We can’t recompile any of the coding right now, so we can’t repoint things. It’d be easy to setup a reference point, but nothing beyond that.
Only at times of confusion and exposition.
This is standard with subbing and fan tl-ing. At least it was. I don’t know if these fancy modern translators changed that at all, but I’ll go with what I know.
I told you. Lots of people like to have it translated.
If it’s a name or a title, I’d keep it as Neko. That’s what the K guys did.
I disagree. There are too many instances where a translation would ruin either the flow or the symbolism of a sentence.
Maybe from an official standpoint that rule of thumb would be true, but this isn’t an official translation.
I think this is a terrible argument, and it’s why I didn’t agree with Biz on Skype.
Tenshi is treated as a name though. Even if we used Angel, it’d be singular, with a capital letter. When aiming down her scope, Yuri wouldn’t say “an Angel.” She’d just say “Angel.”
They are not saying she is an Angel, they are saying she is Angel. That Angel is her name. The only one who really treats it differently is Otonashi.
For the first instance, where the screen zooms in on her, and Yuri says “Tenshi.” It’d be Tenshi with a small “Angel” above it. After that, all instances of Tenshi would be kept as Tenshi, unless it is saying she is an Angel, or should look like an Angel, or in reference to her position of power. As I said before, there is a distinction between descriptor and moniker.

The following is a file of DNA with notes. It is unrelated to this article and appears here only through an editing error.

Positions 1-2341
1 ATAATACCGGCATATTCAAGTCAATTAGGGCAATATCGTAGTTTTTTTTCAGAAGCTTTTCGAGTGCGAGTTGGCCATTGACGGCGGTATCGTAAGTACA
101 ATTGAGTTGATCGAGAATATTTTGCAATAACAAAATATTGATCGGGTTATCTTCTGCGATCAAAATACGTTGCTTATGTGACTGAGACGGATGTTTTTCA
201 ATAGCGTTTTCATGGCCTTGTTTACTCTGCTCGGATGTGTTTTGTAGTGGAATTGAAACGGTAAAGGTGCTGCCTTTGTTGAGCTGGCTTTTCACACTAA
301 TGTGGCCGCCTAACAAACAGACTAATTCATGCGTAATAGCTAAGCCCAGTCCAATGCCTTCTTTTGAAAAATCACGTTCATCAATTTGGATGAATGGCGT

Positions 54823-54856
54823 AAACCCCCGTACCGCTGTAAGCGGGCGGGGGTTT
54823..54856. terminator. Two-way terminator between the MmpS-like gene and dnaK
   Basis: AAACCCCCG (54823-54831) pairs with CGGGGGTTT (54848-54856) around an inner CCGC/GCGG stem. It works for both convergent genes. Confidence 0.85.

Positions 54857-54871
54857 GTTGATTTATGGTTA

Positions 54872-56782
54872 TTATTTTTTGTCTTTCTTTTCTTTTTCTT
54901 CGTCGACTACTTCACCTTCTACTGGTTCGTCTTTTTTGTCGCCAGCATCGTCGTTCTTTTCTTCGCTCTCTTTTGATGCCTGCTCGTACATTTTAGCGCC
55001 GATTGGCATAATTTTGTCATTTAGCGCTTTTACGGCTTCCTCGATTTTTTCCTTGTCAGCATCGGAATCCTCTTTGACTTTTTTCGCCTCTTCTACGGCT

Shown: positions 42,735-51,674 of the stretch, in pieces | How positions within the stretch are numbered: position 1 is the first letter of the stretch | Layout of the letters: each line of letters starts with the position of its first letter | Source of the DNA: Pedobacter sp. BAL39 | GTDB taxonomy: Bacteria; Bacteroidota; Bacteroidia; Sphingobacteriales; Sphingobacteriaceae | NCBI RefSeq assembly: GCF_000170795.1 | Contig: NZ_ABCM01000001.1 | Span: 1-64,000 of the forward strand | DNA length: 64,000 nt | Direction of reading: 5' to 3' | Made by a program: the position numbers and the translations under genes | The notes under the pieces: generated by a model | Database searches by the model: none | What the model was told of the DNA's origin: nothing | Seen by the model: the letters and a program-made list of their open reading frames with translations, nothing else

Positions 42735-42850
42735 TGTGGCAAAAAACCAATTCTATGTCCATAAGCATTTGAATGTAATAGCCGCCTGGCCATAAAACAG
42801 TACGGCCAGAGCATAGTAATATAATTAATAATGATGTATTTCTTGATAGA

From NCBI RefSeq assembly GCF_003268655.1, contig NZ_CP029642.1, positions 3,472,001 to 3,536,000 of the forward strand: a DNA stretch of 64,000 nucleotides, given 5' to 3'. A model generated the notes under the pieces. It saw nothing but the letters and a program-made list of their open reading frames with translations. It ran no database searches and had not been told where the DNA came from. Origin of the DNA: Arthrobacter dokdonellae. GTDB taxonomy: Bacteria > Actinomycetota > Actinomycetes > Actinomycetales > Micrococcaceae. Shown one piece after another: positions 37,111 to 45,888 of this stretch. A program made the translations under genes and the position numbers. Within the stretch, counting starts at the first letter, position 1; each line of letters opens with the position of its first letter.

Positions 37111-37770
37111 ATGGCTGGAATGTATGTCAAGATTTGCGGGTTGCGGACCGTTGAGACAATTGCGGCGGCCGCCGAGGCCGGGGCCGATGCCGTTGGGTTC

Eh, names have meanings, but they aren’t just words.
At request of the original creators too, right?
This is my argument. It’s nothing to do with the meaning or the creation of the nickname. Tenshi is her name from the perspective of the SSS. Changing the name of a character in localization, without permission, is in my opinion, disrespectful to the character and creator. It is the same character no matter what language they are expressed through, and we don’t change that.
We’re not going literal, we’re going smart.
but you are being literal.
that’s the whole point–you’re being pigheadedly literal.
…whatever. You can lead a horse to water, but you can’t make it drink.
Yes. Key said they were very happy with their work.
Oh. Then how are you changing the writing? It is something where the code refers to “file xyz” to retrieve the text for that scene, and you’re just replacing “file xyz”'s Japanese script with the translated English script?